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#5
In principle I agree with CK and 1man, there is certainly the [u]potential</u> for a conflict of interest.

However the conflict of interest in this case seems to me to be no greater than a similar conflict between two divisions of a consultancy where one arm is designing the new road and the other is producing the EIA.

Also if anyone is going to make it work then it will be Hal and his mob, who are among the nicest and most ethically sound people I have ever met in archaeology. They have done some excellent work over the years. Even after a few pints in The Dragon, the 'chinese wall' stays fairly solid. Witness the number of other units working in Hal's 'patch'.

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#6
Does housing the ****y archaeologist technically make such units self regulating? Have had bad experience of this relationship and was wondering if others have experienced this?
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#7
Oops missed out a letter in county and got edited! Sorry not intentional! [:I]
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#8
I have to say that I have never been convinced by the arguments for the split between curator and contractor, though freely confess that I was opposed to creating the split in the late 80's early 90's in the first place, seeing it more as an adjunct of the then conservative governments political agenda to cut local authority budgets and reduce the problem of archaeology in the development process. From the point of the archaeology it can be argued that in the days before the existence of local and regional research agendas and even EOP, the main thrust of archaeological research in our historic urban centres came about precisely because of the intimate link between the curatorial and contractual arms of local council archaeology services. That such services have been fragmented is to my mind regrettable simply because it has created a more adversarial approach to excavation and monitoring, which in itself has had consequences for quality, training and salaries.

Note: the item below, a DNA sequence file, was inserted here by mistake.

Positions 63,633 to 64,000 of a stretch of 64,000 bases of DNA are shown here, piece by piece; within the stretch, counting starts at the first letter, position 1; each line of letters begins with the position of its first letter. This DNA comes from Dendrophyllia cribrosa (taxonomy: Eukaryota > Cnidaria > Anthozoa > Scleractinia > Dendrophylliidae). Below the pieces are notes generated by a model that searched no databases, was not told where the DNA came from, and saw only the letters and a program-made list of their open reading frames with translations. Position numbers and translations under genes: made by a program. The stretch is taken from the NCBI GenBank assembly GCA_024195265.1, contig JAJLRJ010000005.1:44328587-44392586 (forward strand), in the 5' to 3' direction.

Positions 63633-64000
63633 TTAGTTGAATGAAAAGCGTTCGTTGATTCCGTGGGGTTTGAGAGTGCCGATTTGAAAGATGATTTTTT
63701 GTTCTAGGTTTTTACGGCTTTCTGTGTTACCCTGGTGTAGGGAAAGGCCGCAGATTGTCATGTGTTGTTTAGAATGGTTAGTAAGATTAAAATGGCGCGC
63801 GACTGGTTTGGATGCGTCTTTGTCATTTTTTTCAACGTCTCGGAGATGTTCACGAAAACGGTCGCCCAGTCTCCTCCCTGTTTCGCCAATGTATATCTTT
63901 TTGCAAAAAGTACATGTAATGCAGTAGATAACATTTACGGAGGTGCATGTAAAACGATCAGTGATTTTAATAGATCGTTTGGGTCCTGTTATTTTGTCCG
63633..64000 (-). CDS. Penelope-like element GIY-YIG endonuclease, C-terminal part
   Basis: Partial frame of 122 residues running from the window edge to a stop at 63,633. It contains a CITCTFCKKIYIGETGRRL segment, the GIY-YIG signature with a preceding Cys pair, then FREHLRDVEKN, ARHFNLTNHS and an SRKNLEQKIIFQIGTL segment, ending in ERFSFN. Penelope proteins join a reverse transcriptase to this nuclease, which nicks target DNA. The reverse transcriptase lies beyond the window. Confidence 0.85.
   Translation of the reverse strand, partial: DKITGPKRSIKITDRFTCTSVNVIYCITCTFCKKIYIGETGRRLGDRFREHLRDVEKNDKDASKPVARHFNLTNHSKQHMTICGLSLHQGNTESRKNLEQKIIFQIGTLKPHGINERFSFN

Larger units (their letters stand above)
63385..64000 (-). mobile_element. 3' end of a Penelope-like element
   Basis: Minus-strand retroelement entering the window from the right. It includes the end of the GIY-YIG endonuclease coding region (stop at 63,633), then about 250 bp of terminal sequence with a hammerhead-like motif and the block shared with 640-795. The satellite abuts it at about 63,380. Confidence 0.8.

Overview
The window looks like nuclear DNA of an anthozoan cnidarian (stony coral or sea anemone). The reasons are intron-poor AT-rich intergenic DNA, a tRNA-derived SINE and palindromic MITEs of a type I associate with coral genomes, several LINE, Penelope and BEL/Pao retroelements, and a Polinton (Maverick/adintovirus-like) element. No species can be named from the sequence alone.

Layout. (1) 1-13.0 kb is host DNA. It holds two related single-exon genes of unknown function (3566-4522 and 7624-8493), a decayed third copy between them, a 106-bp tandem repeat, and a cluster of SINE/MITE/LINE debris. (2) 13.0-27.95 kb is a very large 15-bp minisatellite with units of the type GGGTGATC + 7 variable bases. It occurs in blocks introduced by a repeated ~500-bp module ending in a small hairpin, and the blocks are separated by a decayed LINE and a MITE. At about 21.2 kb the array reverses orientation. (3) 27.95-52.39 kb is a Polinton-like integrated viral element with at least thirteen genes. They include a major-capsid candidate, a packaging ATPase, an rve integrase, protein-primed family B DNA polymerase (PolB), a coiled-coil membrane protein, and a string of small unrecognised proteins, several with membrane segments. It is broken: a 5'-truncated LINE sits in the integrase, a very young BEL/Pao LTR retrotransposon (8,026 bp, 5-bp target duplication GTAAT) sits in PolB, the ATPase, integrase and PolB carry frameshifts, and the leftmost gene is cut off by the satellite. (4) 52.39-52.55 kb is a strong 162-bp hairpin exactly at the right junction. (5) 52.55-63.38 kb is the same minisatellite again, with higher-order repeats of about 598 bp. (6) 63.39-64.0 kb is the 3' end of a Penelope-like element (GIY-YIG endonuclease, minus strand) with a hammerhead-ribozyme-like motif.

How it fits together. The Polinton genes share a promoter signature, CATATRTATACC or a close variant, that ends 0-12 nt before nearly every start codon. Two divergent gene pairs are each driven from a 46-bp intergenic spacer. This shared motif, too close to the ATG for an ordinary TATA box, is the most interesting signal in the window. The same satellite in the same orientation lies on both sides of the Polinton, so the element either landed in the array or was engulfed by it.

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#9
From Paul Belford: